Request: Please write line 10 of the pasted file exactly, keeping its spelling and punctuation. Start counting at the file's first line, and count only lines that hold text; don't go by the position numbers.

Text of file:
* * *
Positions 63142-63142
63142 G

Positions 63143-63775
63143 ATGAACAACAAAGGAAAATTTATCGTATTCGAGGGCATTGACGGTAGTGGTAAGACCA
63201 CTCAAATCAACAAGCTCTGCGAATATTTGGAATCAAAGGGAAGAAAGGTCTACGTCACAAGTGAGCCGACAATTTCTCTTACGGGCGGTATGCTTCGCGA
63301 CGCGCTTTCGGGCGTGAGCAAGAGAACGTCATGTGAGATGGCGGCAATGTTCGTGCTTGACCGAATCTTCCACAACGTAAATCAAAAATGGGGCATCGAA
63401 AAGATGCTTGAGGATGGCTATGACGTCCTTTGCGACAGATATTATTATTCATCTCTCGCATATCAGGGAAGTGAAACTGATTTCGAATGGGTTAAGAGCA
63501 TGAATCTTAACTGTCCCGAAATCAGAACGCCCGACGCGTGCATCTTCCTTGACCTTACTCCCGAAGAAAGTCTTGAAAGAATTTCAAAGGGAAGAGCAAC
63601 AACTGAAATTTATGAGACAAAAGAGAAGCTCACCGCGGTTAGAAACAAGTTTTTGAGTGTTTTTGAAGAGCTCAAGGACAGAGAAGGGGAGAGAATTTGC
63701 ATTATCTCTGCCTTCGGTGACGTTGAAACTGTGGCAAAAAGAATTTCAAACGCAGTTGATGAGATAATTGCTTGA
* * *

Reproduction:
63701 ATTATCTCTGCCTTCGGTGACGTTGAAACTGTGGCAAAAAGAATTTCAAACGCAGTTGATGAGATAATTGCTTGA